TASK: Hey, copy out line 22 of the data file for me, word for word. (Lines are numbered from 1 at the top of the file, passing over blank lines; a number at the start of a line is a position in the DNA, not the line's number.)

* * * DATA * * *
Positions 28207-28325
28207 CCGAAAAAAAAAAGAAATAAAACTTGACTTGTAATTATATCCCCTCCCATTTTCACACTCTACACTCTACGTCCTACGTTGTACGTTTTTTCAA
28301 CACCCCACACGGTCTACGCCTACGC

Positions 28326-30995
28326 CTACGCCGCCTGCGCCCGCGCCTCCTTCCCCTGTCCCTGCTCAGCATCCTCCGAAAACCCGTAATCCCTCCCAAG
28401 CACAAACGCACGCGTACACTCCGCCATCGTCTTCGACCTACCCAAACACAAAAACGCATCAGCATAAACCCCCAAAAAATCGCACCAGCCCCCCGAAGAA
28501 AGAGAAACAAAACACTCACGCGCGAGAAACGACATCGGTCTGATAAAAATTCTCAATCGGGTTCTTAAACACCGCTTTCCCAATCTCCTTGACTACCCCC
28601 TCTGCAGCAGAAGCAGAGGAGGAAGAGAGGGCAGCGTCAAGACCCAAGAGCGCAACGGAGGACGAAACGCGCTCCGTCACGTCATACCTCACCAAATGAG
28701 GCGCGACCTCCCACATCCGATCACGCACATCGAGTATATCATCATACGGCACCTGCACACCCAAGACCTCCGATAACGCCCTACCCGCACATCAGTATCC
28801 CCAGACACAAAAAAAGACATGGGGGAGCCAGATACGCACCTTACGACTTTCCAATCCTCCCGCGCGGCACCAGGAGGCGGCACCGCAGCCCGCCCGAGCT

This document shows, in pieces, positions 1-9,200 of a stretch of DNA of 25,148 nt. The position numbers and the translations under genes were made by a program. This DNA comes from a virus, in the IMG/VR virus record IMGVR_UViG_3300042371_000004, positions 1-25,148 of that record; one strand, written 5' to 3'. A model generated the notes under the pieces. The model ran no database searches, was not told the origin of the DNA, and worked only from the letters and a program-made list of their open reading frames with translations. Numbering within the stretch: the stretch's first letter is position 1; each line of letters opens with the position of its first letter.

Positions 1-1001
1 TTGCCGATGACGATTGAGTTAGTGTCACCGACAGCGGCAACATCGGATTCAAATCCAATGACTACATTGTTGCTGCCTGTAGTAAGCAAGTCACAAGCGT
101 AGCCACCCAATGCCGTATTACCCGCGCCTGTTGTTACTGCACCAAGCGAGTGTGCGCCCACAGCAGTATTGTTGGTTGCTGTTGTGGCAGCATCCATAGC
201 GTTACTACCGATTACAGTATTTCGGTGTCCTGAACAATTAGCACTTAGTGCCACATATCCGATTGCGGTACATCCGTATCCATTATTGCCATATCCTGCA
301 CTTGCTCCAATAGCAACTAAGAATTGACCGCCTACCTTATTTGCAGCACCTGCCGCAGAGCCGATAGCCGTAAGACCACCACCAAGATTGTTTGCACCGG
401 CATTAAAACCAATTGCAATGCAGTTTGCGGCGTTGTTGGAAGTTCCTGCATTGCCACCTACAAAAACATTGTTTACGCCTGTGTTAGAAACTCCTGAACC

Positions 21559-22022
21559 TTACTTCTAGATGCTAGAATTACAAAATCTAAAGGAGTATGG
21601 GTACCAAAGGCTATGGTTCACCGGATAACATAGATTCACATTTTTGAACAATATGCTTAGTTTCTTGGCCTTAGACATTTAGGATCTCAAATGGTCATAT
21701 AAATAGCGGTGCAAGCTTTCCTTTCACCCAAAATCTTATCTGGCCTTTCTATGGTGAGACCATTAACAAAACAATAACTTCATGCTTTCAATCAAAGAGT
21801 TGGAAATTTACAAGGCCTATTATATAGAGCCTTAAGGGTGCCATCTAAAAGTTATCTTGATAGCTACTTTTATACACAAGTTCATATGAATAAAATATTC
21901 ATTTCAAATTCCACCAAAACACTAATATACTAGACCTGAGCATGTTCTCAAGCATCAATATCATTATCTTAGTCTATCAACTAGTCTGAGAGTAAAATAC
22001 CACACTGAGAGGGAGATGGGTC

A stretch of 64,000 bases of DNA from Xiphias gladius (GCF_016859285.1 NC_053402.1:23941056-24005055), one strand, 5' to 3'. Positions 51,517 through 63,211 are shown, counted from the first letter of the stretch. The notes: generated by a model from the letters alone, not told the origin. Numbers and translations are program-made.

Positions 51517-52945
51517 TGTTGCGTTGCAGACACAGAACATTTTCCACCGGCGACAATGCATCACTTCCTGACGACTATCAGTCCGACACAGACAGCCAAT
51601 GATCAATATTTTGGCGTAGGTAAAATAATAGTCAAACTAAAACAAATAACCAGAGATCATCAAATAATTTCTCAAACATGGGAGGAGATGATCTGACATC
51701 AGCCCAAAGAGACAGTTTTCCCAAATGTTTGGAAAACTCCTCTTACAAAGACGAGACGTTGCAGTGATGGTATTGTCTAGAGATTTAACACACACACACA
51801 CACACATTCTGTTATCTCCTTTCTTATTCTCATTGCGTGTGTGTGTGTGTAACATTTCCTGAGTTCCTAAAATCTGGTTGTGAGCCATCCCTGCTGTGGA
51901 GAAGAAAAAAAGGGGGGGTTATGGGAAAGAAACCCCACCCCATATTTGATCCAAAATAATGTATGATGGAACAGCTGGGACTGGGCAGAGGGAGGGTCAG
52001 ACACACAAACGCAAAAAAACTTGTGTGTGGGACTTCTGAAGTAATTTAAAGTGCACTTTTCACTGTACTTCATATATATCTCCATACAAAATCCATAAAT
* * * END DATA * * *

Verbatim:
21801 TGGAAATTTACAAGGCCTATTATATAGAGCCTTAAGGGTGCCATCTAAAAGTTATCTTGATAGCTACTTTTATACACAAGTTCATATGAATAAAATATTC